July Prune Orchard Management Considerations

Franz Niederholzer, UCCE Farm Advisor, Colusa and Sutter/Yuba Counties
Luke Milliron, UCCE Farm Advisor, Butte, Glenn and Tehama Counties
Becky Wheeler-Dykes, Tree Crop Researcher, CSU Chico

Please note that the following are general recommendations intended to help you keep track of regular practices in a busy time; the optimal timing for management practices may vary based on specific location and conditions.

  • Anticipating harvest timing. Once the first healthy fruit in the orchard start changing color along the suture (see photo below), fruit should be ready to harvest in roughly 30 days. The UC prune harvest prediction model anticipates harvest in the Sacramento Valley starting roughly in the last week of August based on regional bloom dates and CIMIS weather station data. The exact date will vary from block to block; however, indications are that harvest will be in the second half, not the first half, of August in many prune growing areas.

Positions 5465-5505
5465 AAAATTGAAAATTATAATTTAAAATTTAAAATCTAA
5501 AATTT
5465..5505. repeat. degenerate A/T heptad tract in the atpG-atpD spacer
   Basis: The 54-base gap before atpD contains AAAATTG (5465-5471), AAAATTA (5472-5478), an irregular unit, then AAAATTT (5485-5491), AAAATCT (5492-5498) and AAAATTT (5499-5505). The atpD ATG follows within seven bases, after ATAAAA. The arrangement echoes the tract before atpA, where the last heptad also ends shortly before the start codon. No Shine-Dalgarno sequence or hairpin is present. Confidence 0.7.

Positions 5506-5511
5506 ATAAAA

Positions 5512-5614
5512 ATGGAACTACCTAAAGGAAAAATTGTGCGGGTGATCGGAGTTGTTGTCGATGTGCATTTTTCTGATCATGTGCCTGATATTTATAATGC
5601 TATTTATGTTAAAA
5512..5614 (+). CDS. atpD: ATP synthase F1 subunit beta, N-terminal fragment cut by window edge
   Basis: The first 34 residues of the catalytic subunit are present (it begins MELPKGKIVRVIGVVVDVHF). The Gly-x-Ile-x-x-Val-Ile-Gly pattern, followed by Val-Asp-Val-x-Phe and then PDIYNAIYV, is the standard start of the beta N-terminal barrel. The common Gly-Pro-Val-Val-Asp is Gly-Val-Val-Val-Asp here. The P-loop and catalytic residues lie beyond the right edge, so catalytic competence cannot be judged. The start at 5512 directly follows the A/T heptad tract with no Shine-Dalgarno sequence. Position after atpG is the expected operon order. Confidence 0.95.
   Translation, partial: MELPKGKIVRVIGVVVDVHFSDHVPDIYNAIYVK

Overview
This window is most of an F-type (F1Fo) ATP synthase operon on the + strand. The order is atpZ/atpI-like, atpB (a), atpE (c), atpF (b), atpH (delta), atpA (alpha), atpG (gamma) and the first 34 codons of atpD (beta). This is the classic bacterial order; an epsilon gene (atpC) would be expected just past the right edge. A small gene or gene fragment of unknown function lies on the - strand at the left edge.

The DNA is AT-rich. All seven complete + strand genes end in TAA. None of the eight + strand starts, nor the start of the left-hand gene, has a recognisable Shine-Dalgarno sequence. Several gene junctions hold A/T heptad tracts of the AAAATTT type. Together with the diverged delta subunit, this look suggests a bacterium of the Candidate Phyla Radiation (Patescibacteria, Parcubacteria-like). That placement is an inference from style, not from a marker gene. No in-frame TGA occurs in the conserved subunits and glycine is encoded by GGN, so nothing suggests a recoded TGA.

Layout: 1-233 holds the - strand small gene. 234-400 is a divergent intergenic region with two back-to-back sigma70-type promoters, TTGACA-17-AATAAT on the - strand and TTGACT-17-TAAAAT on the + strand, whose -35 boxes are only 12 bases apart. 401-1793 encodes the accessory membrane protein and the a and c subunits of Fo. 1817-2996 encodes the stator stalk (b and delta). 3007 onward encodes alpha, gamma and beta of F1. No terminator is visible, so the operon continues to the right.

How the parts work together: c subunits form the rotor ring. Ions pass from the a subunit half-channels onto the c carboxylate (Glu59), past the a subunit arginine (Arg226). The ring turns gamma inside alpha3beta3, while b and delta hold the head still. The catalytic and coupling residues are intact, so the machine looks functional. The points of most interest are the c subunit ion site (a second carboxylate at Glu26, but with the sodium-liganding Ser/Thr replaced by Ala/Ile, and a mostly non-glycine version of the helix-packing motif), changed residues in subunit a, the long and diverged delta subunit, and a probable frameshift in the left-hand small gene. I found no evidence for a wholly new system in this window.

• Collect leaf samples to gauge what nutrients are sufficient, deficient and perhaps over-supplied. Adjust the rest of the year’s nutrient management program and next year’s nutrient plan accordingly. Collect from at least 25 trees, gathering 1-2 leaves per tree from non-bearing spurs. A table listing critical levels of essential nutrients in prune appears after this article.
  • Fruit brown rot treatment sprays, where deemed necessary based on observations and block history, should begin 4-6 weeks before harvest. These preventative sprays are only useful on uninjured fruit. Check with your processor regarding fungicides that are approved for use

Critical Nutrient Levels for Prune Leaves* Sampled in July

Table Plugin

*Fully expanded leaves from non-bearing spurs sampled in July. Click HERE for sampling protocol details.


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